BPay is confident that its existing network of customers combined with the appeal of a single point of payment – that is the ability for consumers to receive a bill within their specified internet banking portal and pay it in a single click – gives it an important edge over its rivals.
"Receiving something in an email still requires a user to go to their bank’s site or the biller’s site with another login and that’s an extra step that people don’t want to do,” Brown says.
He adds that Digital Mailbox and DPA are going to be at best niche players and most customers will prefer an offering that automatically links them to their banking portal.
"AusPost and DPA might be aggregating the bills together but customers will still need to go somewhere else,” and Brown reckons that BPAY View is the one stop shop that many customers have already developed a taste for.
DPA’s laser focus
Meanwhile, the new kid on the block DPA – a joint venture between Computershare, Salmat (whose 40 per cent stake was recently picked up by FujiFilm Holdings) and US-based Zumbox – is under no illusion about the task it’s facing but it does have a distinct strategy.
DPA chief executive Randy Dean told Technology Spectator that unlike AusPost DPA isn’t interested in replacing BPay as a payment provider but rather leverage its technology to become a top-notch payment facilitator.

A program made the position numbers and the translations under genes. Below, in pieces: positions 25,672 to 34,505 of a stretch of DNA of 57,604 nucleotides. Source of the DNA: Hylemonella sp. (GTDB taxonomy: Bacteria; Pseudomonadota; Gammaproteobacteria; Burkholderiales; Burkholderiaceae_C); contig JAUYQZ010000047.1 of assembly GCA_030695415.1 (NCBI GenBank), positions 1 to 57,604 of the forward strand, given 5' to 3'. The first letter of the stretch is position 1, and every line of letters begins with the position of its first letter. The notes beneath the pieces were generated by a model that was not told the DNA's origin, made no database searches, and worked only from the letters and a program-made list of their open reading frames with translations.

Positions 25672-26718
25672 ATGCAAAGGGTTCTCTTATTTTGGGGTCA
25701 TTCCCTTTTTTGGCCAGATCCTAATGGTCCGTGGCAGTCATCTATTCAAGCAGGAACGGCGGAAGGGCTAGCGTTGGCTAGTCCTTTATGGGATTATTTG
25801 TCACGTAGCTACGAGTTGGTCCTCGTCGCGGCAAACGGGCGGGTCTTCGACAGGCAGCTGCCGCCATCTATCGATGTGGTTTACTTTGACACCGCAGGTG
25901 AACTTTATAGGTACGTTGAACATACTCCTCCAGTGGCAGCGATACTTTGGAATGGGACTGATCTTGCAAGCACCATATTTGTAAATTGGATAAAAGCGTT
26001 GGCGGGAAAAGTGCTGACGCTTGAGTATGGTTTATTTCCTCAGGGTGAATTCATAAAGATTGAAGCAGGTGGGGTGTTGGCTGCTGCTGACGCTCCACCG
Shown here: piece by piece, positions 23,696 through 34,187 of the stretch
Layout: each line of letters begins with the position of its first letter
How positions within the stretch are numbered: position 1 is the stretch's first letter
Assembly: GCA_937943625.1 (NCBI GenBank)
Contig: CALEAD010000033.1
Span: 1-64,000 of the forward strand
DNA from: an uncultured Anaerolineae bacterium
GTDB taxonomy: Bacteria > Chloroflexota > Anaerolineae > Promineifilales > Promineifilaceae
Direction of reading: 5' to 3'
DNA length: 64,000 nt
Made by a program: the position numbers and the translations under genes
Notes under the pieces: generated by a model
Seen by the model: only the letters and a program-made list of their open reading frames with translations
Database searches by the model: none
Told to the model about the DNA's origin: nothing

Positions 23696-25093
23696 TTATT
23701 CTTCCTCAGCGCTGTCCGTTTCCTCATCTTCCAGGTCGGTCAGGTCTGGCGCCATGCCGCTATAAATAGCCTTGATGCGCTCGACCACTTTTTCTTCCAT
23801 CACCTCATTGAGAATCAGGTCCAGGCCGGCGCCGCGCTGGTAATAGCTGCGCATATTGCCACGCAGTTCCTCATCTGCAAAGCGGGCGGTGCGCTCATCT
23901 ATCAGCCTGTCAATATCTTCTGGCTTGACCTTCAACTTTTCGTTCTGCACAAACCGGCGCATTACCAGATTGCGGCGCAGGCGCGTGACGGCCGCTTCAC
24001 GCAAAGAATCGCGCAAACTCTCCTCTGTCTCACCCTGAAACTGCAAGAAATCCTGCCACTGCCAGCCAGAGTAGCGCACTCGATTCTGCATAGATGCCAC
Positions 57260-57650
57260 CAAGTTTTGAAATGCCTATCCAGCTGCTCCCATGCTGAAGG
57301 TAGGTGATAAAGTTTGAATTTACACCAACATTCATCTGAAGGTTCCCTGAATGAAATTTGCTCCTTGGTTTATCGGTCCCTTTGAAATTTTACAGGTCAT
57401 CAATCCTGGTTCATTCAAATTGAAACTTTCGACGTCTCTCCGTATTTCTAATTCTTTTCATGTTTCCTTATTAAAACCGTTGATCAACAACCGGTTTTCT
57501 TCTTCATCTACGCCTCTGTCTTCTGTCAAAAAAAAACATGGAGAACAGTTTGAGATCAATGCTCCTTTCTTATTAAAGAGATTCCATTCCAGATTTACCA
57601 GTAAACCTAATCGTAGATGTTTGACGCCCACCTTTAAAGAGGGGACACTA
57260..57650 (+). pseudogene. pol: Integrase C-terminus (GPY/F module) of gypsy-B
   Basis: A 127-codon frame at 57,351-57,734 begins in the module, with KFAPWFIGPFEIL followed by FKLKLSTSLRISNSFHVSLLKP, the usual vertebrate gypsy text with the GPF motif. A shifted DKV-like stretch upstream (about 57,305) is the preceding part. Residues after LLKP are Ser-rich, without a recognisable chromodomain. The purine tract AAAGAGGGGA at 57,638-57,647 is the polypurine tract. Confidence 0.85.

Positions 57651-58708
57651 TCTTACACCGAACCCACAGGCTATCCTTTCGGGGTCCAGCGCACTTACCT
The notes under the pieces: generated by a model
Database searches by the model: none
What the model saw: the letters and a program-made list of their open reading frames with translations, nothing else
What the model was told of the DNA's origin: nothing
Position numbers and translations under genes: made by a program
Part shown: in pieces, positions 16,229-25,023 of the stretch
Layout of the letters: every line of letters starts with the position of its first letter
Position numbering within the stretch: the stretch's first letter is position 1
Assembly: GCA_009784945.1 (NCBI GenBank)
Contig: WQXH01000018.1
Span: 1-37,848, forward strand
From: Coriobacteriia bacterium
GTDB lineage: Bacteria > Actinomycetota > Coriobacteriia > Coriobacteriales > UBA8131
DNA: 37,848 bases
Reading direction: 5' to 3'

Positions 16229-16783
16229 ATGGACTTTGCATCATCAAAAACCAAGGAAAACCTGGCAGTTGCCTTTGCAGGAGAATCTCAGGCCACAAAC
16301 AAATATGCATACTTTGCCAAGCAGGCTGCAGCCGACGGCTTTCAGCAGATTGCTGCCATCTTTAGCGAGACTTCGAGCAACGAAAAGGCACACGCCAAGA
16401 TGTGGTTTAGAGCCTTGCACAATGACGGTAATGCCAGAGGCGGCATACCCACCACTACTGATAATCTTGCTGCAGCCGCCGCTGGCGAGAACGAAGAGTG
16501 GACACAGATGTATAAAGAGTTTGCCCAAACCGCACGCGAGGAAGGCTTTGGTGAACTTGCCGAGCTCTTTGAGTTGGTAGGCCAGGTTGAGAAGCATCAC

"We are not trying to necessarily disinter mediate BPay, which is a big player in the payment space. Our goal is to make it easier for consumers to manage and pay their bills,” Dean says.
According to Dean, AusPost’s strategy to leverage its digital platform to aggressively attack a number of sectors could be its Achilles heel when it comes to digital mail.
"We are trying to create more digital consumers to the benefit of businesses and we are trying to give consumers a service that solves a particular pain point.” Dean says
"What we are not trying to do is aggressively go after payment platforms because banks are already in that space and companies already have established payment pathways that they like customers to go to.”
"If we told a business that we like its content in our system and we would like it to reach consumers this way but then at the same time compete with it on payments, then that’s not a great message to them. We don’t think we could operate effectively like that and Aus Post will have difficult time with regards to that.”